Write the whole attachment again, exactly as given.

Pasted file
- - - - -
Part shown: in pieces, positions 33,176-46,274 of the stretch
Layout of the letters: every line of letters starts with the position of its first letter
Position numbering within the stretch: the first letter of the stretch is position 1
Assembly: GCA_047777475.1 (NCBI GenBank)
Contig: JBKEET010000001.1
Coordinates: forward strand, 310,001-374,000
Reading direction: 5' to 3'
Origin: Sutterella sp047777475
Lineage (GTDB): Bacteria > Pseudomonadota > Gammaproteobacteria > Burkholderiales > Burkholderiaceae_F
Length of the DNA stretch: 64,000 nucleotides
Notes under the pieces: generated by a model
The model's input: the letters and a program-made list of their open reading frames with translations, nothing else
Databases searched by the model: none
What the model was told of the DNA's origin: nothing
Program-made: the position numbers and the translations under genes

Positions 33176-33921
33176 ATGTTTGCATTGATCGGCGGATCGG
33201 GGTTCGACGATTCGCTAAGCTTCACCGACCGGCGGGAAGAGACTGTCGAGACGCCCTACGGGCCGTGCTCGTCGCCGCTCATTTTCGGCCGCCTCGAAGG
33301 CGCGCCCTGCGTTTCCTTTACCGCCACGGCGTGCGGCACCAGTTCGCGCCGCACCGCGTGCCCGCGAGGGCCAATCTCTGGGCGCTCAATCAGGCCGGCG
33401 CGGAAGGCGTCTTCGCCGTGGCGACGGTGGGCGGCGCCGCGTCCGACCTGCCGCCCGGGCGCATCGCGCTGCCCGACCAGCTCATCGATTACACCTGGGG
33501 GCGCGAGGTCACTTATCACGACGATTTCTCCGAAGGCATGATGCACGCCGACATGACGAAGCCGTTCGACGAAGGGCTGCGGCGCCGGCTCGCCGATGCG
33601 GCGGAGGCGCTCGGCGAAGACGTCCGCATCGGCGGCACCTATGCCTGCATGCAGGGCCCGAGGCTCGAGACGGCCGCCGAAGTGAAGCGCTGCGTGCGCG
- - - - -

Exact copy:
Part shown: in pieces, positions 33,176-46,274 of the stretch
Layout of the letters: every line of letters starts with the position of its first letter
Position numbering within the stretch: the first letter of the stretch is position 1
Assembly: GCA_047777475.1 (NCBI GenBank)
Contig: JBKEET010000001.1
Coordinates: forward strand, 310,001-374,000
Reading direction: 5' to 3'
Origin: Sutterella sp047777475
Lineage (GTDB): Bacteria > Pseudomonadota > Gammaproteobacteria > Burkholderiales > Burkholderiaceae_F
Length of the DNA stretch: 64,000 nucleotides
Notes under the pieces: generated by a model
The model's input: the letters and a program-made list of their open reading frames with translations, nothing else
Databases searched by the model: none
What the model was told of the DNA's origin: nothing
Program-made: the position numbers and the translations under genes

Positions 33176-33921
33176 ATGTTTGCATTGATCGGCGGATCGG
33201 GGTTCGACGATTCGCTAAGCTTCACCGACCGGCGGGAAGAGACTGTCGAGACGCCCTACGGGCCGTGCTCGTCGCCGCTCATTTTCGGCCGCCTCGAAGG
33301 CGCGCCCTGCGTTTCCTTTACCGCCACGGCGTGCGGCACCAGTTCGCGCCGCACCGCGTGCCCGCGAGGGCCAATCTCTGGGCGCTCAATCAGGCCGGCG
33401 CGGAAGGCGTCTTCGCCGTGGCGACGGTGGGCGGCGCCGCGTCCGACCTGCCGCCCGGGCGCATCGCGCTGCCCGACCAGCTCATCGATTACACCTGGGG
33501 GCGCGAGGTCACTTATCACGACGATTTCTCCGAAGGCATGATGCACGCCGACATGACGAAGCCGTTCGACGAAGGGCTGCGGCGCCGGCTCGCCGATGCG
33601 GCGGAGGCGCTCGGCGAAGACGTCCGCATCGGCGGCACCTATGCCTGCATGCAGGGCCCGAGGCTCGAGACGGCCGCCGAAGTGAAGCGCTGCGTGCGCG